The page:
Georient is a software that can genereate rose diagrams for up to 70,000 measurements. Using the representative areas from Coltop allows the selection of a large number of dip/dip direction measurements from an already specified set. This lifted measurements from Coltop were keyed in GeOrient to generate Rose Diagrams.

3.4. Rockslide Zone Identification Process

Structurally-controlled landslide zones were mapped withthe software Matterocking. Matterocking computes and estimates the locations where rock instabilities can occur according to the identified discontinuity sets that allow sliding. The software require binary or ASCII format files for import. Digital Elevation Maps (DEM) taken via IfSAR method were converted to binary and ASCII format files. Matterocking was used to identify planar rock slide zones from a single discontinuity set, and wedge failure zones from paired discontuity sets. For planar rock slide zones, the Intersection (yes/no) treatment was used, while the Number of Wedges treatment is used for the wedge failures. This creates a file containing 1 and -1 which corresponds to the zones where the discontinuity can produce rock slope failures. Wedge results to a wide array of values that should also be reclassified
into 1 and -1 in ArcMap. Prior to the reclassification of wedges, the wide array of values undergo a statistical minimization through the fuzzy membership tool; transforming the input
values into a 0 to 1 scale. The membership type used is MSLarge which calculates membership based on the mean standard deviation of the input data where large values have high membership. The resulting value set is reclassified in such a way where all values less than 0.5 are -1, while all values greater or equal to 0.5 will be 1. The output is an ASCII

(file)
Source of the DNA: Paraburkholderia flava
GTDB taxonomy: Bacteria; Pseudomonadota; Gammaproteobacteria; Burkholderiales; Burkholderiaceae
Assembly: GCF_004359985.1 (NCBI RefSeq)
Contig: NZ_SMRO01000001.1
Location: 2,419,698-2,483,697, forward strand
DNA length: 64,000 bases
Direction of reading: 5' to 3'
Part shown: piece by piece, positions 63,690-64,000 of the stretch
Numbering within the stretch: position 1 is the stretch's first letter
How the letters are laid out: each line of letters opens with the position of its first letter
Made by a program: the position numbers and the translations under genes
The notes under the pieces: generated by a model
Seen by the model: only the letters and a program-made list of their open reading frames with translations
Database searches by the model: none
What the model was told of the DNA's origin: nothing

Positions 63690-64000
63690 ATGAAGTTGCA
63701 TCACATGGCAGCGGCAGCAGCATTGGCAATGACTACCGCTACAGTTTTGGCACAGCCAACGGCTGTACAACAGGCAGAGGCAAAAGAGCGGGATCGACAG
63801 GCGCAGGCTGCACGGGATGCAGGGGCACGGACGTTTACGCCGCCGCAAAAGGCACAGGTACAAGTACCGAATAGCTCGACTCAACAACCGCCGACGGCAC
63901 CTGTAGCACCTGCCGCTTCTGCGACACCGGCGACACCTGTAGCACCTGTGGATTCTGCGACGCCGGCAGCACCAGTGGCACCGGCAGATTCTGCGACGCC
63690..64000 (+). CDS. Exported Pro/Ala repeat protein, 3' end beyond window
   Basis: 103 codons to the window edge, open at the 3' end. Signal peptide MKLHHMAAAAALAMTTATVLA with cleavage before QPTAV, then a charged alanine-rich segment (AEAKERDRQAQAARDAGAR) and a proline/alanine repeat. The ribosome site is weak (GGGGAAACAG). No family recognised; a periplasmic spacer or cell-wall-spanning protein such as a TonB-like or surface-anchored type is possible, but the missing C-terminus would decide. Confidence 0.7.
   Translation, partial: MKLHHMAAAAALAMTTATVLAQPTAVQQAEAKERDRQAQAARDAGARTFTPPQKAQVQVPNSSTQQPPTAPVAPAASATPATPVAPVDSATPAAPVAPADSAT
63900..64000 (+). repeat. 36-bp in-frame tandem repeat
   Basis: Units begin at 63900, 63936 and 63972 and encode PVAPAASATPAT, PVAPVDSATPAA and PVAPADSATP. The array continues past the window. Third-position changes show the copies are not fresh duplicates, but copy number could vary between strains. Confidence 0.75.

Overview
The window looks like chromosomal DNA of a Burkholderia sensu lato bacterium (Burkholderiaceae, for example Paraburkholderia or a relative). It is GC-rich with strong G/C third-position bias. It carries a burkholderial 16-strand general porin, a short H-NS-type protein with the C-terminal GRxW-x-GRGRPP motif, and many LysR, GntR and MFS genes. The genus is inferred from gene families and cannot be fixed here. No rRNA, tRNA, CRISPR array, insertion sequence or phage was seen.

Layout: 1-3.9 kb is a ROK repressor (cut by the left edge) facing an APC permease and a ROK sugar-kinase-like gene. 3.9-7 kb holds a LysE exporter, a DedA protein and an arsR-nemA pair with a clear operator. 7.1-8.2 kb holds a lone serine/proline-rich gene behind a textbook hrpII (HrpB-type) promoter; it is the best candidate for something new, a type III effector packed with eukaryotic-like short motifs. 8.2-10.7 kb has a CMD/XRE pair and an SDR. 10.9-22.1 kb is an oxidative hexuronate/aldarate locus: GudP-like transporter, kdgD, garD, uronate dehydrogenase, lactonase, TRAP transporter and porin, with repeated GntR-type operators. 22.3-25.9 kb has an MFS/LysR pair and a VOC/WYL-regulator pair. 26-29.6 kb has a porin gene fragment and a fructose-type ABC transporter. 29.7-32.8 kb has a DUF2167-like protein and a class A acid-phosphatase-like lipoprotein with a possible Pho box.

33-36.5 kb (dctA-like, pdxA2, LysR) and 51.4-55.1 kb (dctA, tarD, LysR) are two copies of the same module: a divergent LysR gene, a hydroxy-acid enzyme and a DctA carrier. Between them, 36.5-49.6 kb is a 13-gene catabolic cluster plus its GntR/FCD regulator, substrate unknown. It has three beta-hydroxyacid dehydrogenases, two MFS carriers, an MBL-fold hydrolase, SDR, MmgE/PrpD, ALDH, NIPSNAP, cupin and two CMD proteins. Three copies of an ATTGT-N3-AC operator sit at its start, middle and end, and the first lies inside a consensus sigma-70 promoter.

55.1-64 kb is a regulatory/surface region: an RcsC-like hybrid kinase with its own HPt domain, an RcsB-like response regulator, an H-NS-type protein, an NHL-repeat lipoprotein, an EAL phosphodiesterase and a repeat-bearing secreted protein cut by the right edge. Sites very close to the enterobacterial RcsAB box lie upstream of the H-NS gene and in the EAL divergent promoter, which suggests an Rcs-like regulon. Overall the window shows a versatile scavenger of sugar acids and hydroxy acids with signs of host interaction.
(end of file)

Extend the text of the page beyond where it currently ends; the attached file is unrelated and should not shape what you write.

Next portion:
file. All the files created by Matterocking are then overlain in a basemap in ArcMap, showing the di erent areas prone to sliding.

3.5. Simulating Rock Mass Propagation Extent

Conefall software is used to estimate the potential rockslide extent using a DEM and a grid file having the plane failure source as input data. Using the generated rockslide zones ASCII file by matterocking as input data, a rock mass propaga-tion extent ASCII file is generated.The cone slope angle used is 20.

3.6. Parameters

The parameter used in this method of detecting zones of potential instabilities is based on topographic slope. It is assumed that the steeper the slope is, the more it contain instabilities. Based on the rock type, a critical slope can be established wherein rock instabilities could occur. The 45 dip angle is considered to be the critical angle for failure based on a general rock type.

Conefall is implemented using the geometric rule known as energy line method based on a simple Coulomb frictional model. An analogy is made that with a rock mass moving along a slope dissipates energy by friction. This friction can be associated to an apparent friction angle equivalent to the angle between the line connecting the source cli top and the end of the deposit. Applying this principle to rockslides without volume dependency, a use of predefined angle of the line connecting the source cli top and the end of the deposit. This angle was determined to range from 22 to 37 according to field evidence. Since there are still no field data for this type of landslide, we considered an angle of 20 according to the 2006 Guinsaugon Landslide extent.

4. Results and Discussion

4.1. Lineament Analysis of Southern Leyte